Sheesh, some people.
I had someone email me Friday saying that I “jumped the shark” by launching MASAI.
Why? Because I’m charging for it.
Wow. A business about making money? Who’da thunk it?
My mistake, I didn’t know making money was illegal in the U.S. – I hereby withdraw all my entrepreneurial overtures immediately. ;)
Seriously, you have to wonder what goes through someone’s head when they say things like this.
It amazes me, truly.
Here’s part of a response to a comment that I posted earlier that sums this up in the context of why some school owners fail:
I think some school owners are really confused about why they’re in business. Webster’s defines it (business) as, “A usually commercial or mercantile activity engaged in as a means of livelihood.”
By that definition, the purpose is to make a living. So, if you think you’re in business to propagate a particular style or system, to adhere to a particular curriculum or set of rank requirements, or to create disciples thereof; well, you’re mistaken, and you should really be teaching a part time program and doing something else to support yourself.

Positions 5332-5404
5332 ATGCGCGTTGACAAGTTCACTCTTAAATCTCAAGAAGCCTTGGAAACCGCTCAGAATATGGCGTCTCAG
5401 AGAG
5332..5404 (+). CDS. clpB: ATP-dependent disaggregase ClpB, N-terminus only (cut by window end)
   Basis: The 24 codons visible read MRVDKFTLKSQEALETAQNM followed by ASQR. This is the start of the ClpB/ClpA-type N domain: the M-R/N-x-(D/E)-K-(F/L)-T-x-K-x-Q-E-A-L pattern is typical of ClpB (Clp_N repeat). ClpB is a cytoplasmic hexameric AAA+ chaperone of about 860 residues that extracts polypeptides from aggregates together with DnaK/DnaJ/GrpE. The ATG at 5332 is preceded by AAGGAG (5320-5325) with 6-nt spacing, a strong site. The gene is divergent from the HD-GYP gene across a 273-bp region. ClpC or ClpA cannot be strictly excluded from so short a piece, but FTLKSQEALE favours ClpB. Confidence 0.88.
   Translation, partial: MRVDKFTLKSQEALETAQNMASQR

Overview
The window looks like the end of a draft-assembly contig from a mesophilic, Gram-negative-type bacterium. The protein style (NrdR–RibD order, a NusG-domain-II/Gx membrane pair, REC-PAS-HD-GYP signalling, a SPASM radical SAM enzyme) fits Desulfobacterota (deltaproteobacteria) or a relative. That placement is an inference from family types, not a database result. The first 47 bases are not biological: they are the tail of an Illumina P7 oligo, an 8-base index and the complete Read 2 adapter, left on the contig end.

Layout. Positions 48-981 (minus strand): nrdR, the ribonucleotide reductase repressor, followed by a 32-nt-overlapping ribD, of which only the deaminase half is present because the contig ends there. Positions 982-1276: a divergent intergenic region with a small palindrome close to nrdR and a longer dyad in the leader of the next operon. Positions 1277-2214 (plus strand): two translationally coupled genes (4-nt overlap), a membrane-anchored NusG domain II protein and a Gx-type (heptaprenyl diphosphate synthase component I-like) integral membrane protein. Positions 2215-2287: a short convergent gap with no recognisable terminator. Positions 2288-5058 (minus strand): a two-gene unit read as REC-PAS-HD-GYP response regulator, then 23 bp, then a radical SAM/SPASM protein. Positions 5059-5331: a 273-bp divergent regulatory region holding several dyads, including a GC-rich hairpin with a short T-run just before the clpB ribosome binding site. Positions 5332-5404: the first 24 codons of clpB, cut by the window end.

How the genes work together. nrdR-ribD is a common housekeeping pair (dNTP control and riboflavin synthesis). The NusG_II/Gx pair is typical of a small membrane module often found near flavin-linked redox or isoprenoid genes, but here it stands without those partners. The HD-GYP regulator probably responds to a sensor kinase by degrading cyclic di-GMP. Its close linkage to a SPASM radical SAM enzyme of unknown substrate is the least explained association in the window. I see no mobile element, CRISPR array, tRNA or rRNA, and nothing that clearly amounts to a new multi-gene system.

It doesn’t mean you can’t teach good martial arts and still earn a living; quite to the contrary. However, being in business does mean that you need to be selling what the customer is buying, and that’s not always a certain style or system…
And you darn sure can’t be doing it for free if you like eating and having a roof over your head.
Yep, I think that about says it all.
Until next time,
Michael D. Massie
PROUD Founder and President,
The Martial Art School Alliance International
Business Manual: http://www.small-dojo-big-profits.com/
P.S.: Thought you’d like to read this…
“After reading Mike’s Small Dojo Big Profits manual and
looking at the local competition I decided to make that
In a time of recession and job losses I’ve actually
increased both membership and training fees!”
Bujinkan Honryu Dojo
P.S.S: Have you joined yet? What are you waiting for?
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